Substandard and counterfeit medicines: a systematic review of the literature
- Academic Division of Child Health, University of Nottingham, Derbyshire Children's Hospital, Derby, UK
- Correspondence to Tariq Almuzaini;
- Received 28 March 2013
- Revised 10 July 2013
- Accepted 11 July 2013
- Published 17 August 2013
Objective To explore the evidence available of poor-quality (counterfeit and substandard) medicines in the literature.
Design Systematic review.
Data sources Databases used were EMBASE, MEDLINE, PubMed and the International Pharmaceutical Abstracts, including articles published till January 2013.
Eligibility criteria Prevalence studies containing original data. WHO definitions (1992) used for counterfeit and substandard medicines.
Study appraisal and synthesis Two reviewers independently scored study methodology against recommendations from the MEDQUARG Checklist. Studies were classified according to the World Bank classification of countries by income.
Data extraction Data extracted: place of study; type of drugs sampled; sample size; percentage of substandard/counterfeit medicines; formulations included; origin of the drugs; chemical analysis and stated issues of counterfeit/substandard medicines.
Results 44 prevalence studies were identified, 15 had good methodological quality. They were conducted in 25 different countries; the majority were in low-income countries (11) and/or lower middle-income countries (10). The median prevalence of substandard/counterfeit medicines was 28.5% (range 11–48%). Only two studies differentiated between substandard and counterfeit medicines. Prevalence data were limited to antimicrobial drugs (all 15 studies). 13 studies involved antimalarials, 6 antibiotics and 2 other medications. The majority of studies (93%) contained samples with inadequate amounts of active ingredients. The prevalence of substandard/counterfeit antimicrobials was significantly higher when purchased from unlicensed outlets (p<0.000; 95% CI 0.21 to 0.32). No individual data about the prevalence in upper middle-income countries and high-income countries were available.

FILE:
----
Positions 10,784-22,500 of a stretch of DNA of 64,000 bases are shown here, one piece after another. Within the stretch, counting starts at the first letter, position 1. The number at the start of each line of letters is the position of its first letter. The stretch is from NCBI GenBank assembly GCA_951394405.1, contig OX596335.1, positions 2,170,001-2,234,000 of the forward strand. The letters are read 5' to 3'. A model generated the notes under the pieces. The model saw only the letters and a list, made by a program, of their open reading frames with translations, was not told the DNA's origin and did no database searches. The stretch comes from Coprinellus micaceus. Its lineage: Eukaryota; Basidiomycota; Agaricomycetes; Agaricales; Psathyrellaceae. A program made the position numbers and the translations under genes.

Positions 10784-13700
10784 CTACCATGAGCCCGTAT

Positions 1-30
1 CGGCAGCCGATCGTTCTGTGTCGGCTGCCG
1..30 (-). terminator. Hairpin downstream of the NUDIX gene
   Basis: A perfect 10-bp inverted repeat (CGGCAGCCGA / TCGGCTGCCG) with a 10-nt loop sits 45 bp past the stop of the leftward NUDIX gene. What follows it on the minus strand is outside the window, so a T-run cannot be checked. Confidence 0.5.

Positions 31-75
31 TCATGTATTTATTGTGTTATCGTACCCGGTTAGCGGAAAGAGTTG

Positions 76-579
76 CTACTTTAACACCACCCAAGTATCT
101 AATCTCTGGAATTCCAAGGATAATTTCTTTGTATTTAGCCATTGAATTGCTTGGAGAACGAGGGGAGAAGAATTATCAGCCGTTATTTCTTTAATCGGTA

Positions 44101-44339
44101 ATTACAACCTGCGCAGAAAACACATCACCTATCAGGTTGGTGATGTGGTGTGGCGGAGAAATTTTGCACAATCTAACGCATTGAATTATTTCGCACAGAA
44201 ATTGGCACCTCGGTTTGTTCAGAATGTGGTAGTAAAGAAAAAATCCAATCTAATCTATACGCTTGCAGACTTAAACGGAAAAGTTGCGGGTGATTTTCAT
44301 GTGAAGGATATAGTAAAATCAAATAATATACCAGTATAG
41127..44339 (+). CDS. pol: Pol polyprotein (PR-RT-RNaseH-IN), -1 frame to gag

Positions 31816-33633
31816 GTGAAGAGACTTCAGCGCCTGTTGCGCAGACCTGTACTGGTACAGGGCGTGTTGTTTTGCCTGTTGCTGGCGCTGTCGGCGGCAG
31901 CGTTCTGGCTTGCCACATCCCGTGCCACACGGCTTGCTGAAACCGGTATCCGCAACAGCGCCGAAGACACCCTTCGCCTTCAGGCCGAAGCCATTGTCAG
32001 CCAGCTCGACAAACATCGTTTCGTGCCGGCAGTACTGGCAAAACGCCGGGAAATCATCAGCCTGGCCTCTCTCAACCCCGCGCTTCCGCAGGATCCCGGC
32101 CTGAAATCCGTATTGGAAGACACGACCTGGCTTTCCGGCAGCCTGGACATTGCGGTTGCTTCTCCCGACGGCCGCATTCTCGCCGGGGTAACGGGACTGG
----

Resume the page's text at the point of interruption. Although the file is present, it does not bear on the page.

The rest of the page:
Limitations Studies with strong methodology were few. The majority did not differentiate between substandard and counterfeit medicines. Most studies assessed only a single therapeutic class of antimicrobials.
Conclusions The prevalence of poor-quality antimicrobial medicines is widespread throughout Africa and Asia in lower income countries and lower middle-income countries . The main problem identified was inadequate amounts of the active ingredients.
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